Step #8: Delegate at least three of these tasks.

Evaluation: Determine how effectively each task you delegated was completed and how much time it saved you. Do more of what works! When you can do more of what works and less of what doesn’t, life becomes much easier. Yet many people forget to slow down long enough to think through what is working. Take 10 minutes to check back at the end of the week and ask yourself these questions: Who was a great delegating resource? What tasks were easy to let go of? What tasks do you want to outsource next? Where were the struggles? How can you fine-tune the process?

Congratulations! You have at least three tasks circled. Start delegating and start increasing the number of hours you have available each week to accomplish your goals.

Remember, this process is not a one-and-done kind of thing. To be effective, as your tasks and goals change, the evaluation process becomes more important. Regular process improvement means you are always on task for your Zone of Genius!

NAWIC Will Celebrate Women In Construction Week in March

The National Association of Women in Construction (NAWIC) will celebrate Women in Construction (WIC) Week March 5-11, 2017. WIC Week is an important date on the NAWIC calendar. This week helps NAWIC advance its mission to enhance the success of women in the construction industry.

“NAWIC has enhanced the success of women in the industry for more than 62 years. We are proud to highlight contributions of women to the industry during Women in Construction Week,” says NAWIC president Connie M. Leipard, CIT.

The focus of WIC Week is to highlight women as a visible component of the construction industry. It is also a time for local chapters to give back to their communities. WIC Week provides an occasion for NAWIC’s members across the country to raise awareness of the opportunities available for women in the construction industry and to emphasize the growing role of women in the industry.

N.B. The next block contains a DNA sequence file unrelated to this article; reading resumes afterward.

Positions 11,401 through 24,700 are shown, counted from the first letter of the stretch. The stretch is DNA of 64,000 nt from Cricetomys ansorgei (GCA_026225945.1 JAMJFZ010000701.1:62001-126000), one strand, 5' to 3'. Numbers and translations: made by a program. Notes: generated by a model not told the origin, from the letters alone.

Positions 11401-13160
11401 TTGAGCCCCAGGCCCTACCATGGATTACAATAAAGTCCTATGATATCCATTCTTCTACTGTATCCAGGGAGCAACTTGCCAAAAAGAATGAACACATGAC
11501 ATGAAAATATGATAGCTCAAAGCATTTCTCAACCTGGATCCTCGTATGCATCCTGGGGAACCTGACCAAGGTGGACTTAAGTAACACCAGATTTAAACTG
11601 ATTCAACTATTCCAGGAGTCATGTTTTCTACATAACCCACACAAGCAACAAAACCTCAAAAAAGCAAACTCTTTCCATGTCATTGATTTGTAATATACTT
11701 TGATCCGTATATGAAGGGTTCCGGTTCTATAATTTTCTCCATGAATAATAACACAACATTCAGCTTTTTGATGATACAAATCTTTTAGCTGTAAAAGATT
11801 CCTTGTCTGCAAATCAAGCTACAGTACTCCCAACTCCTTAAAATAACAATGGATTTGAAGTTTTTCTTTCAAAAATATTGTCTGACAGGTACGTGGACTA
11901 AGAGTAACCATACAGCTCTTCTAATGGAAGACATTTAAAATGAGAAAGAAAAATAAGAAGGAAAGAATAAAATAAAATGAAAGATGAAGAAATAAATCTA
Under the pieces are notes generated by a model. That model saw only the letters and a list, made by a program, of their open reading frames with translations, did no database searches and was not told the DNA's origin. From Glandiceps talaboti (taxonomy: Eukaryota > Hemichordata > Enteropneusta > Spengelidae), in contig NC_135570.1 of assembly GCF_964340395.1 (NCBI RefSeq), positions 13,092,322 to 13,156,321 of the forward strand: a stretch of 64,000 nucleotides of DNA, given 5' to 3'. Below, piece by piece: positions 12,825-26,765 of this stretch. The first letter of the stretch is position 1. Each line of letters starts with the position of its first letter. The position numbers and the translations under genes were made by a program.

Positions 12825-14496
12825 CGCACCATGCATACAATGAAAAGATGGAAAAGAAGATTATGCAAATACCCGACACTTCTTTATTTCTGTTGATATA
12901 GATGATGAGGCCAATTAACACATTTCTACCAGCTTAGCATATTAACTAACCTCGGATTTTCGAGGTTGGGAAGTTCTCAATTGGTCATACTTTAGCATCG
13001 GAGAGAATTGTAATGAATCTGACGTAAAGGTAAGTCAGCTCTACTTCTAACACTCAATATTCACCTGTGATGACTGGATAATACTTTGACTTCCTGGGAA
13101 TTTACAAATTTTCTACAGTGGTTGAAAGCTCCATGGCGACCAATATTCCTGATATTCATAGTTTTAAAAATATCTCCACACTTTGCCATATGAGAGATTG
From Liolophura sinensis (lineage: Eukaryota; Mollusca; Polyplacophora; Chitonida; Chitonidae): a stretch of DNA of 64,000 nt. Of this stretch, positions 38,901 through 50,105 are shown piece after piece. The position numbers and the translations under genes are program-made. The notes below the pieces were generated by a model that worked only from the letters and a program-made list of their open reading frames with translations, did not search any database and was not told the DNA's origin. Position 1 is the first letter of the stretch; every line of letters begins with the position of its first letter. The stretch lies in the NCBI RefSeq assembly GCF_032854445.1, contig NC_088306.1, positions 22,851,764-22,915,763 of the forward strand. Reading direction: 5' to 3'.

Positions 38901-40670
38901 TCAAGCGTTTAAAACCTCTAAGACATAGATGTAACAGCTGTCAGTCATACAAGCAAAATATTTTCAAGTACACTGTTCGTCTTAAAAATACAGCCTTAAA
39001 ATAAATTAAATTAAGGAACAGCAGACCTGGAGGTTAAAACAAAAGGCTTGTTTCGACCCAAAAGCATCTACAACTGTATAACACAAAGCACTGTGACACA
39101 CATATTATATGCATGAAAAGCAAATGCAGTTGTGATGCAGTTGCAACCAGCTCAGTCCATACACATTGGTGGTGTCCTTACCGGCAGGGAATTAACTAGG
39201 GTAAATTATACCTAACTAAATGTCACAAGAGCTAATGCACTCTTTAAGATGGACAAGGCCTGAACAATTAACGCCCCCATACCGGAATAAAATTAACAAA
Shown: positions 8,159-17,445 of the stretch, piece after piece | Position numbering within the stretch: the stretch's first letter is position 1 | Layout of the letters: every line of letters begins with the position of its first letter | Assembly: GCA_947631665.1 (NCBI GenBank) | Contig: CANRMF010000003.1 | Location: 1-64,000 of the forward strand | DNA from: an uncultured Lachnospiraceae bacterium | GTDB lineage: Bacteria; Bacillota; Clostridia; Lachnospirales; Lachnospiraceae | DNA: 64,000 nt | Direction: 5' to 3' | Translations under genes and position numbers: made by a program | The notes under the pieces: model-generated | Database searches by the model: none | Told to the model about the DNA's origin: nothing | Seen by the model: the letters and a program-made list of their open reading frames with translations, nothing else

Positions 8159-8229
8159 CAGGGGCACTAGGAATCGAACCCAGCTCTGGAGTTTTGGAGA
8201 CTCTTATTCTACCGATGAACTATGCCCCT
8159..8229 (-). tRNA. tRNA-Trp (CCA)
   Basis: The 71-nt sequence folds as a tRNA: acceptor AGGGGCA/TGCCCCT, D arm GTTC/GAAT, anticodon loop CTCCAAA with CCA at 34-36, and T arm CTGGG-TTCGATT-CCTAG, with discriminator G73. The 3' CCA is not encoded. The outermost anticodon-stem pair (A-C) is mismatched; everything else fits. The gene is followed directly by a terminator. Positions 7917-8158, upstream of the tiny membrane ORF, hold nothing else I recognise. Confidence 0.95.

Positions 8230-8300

“Women work in every facet of construction in important roles,” states Leipard. “NAWIC’s goal during WIC week is to raise awareness and visibility of the women in these roles. This increased visibility will promote the recruitment of more women and encourage others to start careers in construction. This will ultimately ease the workforce shortage in the industry.”

NAWIC chapters across the nation will celebrate WIC Week with a variety of activities. Community service projects, jobsite tours, membership drives, children’s activities, hands-on workshops, fundraisers and school programs are some of the ways local chapters will observe WIC Week. Local chapters are also appealing to their local, state and national representatives to issue official WIC Week proclamations. Visit the website to locate a NAWIC chapter near you.

CFMA Spreads Suicide Prevention Awareness

According to a recent report released by the CDC, the construction industry has the second-highest rate of suicide (per 100,000 population). Given the male-dominated workforce and other indicators prevalent in construction, it’s imperative to bring suicide prevention to the forefront of safety, risk management, and HR discussions in construction companies.